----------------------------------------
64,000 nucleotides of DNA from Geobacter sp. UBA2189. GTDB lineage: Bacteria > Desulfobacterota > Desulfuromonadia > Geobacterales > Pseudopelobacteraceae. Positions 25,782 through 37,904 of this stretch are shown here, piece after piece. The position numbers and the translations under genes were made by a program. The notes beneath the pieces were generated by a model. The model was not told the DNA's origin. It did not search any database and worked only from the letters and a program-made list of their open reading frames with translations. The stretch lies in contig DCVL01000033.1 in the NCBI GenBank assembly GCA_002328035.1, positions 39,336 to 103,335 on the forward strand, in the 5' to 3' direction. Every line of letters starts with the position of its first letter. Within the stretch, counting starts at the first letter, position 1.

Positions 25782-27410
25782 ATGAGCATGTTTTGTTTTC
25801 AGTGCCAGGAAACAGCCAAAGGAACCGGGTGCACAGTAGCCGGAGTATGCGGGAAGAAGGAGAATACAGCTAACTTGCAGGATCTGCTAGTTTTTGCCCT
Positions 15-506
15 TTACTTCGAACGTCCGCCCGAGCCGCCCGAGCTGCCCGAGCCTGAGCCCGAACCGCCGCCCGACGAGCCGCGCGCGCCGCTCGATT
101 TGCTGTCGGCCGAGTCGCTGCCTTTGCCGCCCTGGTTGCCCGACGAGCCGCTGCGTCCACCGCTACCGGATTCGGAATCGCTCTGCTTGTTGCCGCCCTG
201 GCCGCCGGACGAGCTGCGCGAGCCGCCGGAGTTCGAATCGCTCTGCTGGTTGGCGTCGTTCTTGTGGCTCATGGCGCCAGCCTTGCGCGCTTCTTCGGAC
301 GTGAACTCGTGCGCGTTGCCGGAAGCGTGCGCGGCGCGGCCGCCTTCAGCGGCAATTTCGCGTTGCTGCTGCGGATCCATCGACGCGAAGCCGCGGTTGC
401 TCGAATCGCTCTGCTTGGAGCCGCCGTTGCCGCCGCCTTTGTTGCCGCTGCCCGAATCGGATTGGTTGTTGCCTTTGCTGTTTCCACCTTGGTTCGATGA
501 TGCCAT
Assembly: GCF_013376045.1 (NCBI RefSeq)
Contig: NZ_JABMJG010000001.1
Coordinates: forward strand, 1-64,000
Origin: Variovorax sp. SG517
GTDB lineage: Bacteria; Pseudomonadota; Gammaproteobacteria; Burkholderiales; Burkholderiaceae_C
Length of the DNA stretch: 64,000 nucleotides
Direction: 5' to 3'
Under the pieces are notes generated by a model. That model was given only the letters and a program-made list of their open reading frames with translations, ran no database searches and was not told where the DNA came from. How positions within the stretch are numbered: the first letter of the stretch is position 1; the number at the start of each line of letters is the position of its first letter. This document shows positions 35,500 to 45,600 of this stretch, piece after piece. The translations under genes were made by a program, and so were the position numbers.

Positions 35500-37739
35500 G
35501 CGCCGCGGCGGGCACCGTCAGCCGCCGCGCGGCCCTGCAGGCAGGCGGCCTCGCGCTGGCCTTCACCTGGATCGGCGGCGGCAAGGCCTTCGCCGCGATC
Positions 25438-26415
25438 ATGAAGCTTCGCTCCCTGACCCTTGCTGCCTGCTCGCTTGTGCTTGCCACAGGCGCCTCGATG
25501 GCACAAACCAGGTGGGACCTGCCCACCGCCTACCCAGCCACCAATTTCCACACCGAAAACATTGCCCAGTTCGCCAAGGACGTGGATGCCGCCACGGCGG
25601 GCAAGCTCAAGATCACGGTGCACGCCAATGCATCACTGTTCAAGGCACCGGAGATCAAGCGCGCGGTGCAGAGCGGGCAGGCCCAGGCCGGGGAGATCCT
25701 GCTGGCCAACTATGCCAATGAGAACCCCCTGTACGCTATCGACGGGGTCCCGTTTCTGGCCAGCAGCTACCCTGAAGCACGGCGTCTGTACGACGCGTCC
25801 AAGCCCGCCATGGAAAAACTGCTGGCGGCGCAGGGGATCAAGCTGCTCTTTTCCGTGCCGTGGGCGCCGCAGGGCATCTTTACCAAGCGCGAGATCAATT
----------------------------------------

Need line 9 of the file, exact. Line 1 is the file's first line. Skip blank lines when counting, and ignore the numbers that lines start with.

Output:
301 GTGAACTCGTGCGCGTTGCCGGAAGCGTGCGCGGCGCGGCCGCCTTCAGCGGCAATTTCGCGTTGCTGCTGCGGATCCATCGACGCGAAGCCGCGGTTGC